One of those boffins was a genius sound editor called Delia Derbyshire. In 1963 she was presented with a bog-standard composition by hack composer Ron Grainer and was asked to turn it into something "spacey". Without the slightest whiff of a sythesizer (this was 1963, after all) she painstakingly produced one of the most memorable theme tunes ever. The Dr Who theme has been re-recorded many times since then, but each one has proved to be a pale imitation of the nakedly menacing original.
Depite being over 40 years old, this track hasn't dated at all. While the credit for inventing electronic music is generally credited to certain early 20th century avant-garde composers, their work was only heard by a few thousand beard-strokers. Delia Derbyshire's masterpiece was heard by tens of millions of impressionable young minds, including nearly all of those who appear on this CD. As far as I'm concerned, this is where it starts. Listen to this as a piece of music in its own right and be amazed at what Derbyshire achieved with the technology at her disposal. She crops up again on track 5, incidentally.

2 "Being Boiled"- The Human League

This is what those young Dr Who-watchers went on to create. Those who only know the Human League from their 1980's synth-pop years will probably be surprised by what they sounded like in the 1970's. They were the spearhead of a bunch of British bands using synths to create minimalist dystopian music heavily influenced by J G Ballard. This was their debut single from 1978- it cost about 10 to record and is probably still the only Buddhist critique of sericulture (the production of silk) ever recorded.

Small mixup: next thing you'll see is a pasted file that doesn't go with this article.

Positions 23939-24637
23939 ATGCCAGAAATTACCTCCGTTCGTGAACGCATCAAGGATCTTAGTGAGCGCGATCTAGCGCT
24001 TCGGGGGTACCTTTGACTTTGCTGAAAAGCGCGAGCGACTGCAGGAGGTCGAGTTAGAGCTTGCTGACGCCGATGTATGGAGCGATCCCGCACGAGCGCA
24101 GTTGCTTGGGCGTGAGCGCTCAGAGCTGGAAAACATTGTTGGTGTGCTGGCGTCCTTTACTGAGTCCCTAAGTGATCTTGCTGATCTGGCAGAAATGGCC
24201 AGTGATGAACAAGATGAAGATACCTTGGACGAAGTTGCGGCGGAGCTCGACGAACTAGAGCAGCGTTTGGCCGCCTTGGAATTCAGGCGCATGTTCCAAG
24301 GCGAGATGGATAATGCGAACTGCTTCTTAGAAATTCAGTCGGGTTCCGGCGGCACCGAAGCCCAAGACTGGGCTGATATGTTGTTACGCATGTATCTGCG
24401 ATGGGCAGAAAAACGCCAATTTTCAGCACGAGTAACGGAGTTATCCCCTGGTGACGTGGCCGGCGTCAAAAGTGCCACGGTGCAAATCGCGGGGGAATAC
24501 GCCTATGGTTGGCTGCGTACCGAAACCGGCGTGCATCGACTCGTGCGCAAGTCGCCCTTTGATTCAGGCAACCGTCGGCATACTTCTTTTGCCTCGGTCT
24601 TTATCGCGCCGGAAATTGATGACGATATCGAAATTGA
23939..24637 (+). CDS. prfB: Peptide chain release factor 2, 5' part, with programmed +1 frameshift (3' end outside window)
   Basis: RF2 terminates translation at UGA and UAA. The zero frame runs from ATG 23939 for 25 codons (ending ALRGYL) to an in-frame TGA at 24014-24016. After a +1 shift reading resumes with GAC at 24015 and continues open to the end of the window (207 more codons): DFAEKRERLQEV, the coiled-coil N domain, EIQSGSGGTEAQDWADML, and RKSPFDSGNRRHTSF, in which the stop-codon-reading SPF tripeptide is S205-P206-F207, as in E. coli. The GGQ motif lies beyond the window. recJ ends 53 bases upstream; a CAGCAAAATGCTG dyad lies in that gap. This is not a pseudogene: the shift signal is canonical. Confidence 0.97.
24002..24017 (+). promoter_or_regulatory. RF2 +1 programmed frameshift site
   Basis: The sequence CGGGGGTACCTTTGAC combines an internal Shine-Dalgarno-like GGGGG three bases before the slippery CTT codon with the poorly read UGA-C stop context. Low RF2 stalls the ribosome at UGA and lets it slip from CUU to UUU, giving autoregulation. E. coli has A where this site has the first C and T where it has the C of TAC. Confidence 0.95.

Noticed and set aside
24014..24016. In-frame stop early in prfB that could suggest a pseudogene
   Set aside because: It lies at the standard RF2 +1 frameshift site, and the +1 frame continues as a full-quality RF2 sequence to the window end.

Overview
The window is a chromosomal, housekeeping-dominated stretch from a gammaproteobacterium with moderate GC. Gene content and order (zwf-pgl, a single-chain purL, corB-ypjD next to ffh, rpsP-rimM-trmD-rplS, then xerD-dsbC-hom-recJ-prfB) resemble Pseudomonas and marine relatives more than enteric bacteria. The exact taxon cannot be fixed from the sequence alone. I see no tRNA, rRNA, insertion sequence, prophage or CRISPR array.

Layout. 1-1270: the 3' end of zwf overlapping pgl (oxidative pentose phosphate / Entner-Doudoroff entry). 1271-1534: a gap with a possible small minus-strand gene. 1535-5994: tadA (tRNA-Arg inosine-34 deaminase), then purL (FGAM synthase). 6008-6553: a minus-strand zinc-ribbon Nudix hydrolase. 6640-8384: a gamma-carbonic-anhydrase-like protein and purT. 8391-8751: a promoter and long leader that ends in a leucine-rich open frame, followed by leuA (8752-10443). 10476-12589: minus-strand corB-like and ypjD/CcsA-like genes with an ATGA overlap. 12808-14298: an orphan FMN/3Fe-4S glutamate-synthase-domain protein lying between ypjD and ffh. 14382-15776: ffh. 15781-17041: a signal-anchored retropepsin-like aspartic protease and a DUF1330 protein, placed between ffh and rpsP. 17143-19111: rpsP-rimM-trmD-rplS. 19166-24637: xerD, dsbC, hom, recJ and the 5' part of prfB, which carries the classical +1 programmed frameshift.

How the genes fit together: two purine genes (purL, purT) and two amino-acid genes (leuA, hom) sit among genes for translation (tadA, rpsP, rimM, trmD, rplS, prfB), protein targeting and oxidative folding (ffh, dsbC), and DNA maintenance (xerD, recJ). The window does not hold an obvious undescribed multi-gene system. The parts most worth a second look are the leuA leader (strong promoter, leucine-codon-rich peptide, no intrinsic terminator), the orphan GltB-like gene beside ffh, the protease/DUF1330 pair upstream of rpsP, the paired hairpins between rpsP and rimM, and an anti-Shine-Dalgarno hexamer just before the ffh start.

3- "Ghost Rider"- Suicide

In case I have created the impression that this stuff only happened in Britain, here's some perspective. The very American Suicide pioneered the concept of the synth duo, and also claim to be the first band ever to call themselves "Punk". This in the opening track from their 1977 debut album, which is a monster. I nearly put on "Frankie Teardrop", but it's 10 minutes long and people would have moaned. Anyway, this track's ace too.

4- "Hamburger Lady"- Throbbing Gristle

Throbbing Gristle are usually credited with being the first Industrial band, and their offshoots include Psychic TV, Coil and Cyclobe. This was their most disturbing moment- a 1977 meditation on a 100% burns victim.